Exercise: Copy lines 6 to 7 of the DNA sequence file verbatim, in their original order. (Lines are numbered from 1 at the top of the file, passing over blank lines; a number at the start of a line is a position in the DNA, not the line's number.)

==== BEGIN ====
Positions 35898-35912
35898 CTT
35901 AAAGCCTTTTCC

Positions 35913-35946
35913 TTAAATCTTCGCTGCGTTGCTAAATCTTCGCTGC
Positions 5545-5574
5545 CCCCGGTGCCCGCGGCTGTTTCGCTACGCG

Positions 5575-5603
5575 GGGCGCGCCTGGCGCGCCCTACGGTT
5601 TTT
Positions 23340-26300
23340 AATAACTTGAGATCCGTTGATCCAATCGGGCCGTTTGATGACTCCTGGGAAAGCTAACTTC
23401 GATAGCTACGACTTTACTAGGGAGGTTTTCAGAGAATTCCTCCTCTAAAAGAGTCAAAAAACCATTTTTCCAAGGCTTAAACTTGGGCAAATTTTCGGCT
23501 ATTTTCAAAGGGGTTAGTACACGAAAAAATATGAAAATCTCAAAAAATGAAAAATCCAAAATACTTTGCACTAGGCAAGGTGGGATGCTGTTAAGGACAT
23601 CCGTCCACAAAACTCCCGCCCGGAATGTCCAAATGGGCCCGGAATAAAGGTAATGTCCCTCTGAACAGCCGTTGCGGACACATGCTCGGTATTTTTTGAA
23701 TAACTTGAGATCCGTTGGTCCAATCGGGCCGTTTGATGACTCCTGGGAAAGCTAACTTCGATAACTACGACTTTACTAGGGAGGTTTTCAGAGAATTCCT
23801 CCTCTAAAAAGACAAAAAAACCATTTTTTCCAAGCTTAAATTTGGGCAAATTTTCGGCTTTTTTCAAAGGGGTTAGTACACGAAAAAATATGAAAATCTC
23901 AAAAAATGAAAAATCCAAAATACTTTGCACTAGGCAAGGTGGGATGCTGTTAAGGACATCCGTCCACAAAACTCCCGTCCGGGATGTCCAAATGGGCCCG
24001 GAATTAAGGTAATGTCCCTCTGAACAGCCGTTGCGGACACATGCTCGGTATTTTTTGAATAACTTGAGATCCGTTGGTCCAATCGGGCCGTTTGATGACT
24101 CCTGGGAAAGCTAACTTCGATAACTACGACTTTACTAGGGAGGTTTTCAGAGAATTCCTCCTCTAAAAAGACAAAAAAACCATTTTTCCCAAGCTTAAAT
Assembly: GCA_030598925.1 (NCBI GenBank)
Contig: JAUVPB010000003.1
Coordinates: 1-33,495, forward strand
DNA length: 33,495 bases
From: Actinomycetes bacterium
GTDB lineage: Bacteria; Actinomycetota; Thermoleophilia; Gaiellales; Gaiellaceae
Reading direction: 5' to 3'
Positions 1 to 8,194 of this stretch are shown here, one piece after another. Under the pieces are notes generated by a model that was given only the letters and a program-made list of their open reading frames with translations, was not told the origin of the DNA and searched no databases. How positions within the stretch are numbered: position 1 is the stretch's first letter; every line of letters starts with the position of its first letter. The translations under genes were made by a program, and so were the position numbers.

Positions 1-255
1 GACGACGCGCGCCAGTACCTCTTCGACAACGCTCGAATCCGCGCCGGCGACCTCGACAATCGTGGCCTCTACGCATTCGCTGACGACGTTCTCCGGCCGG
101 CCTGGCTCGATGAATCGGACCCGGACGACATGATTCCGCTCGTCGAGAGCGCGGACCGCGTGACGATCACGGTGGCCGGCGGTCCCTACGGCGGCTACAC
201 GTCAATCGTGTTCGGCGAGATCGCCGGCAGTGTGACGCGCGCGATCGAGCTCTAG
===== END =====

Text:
Positions 5545-5574
5545 CCCCGGTGCCCGCGGCTGTTTCGCTACGCG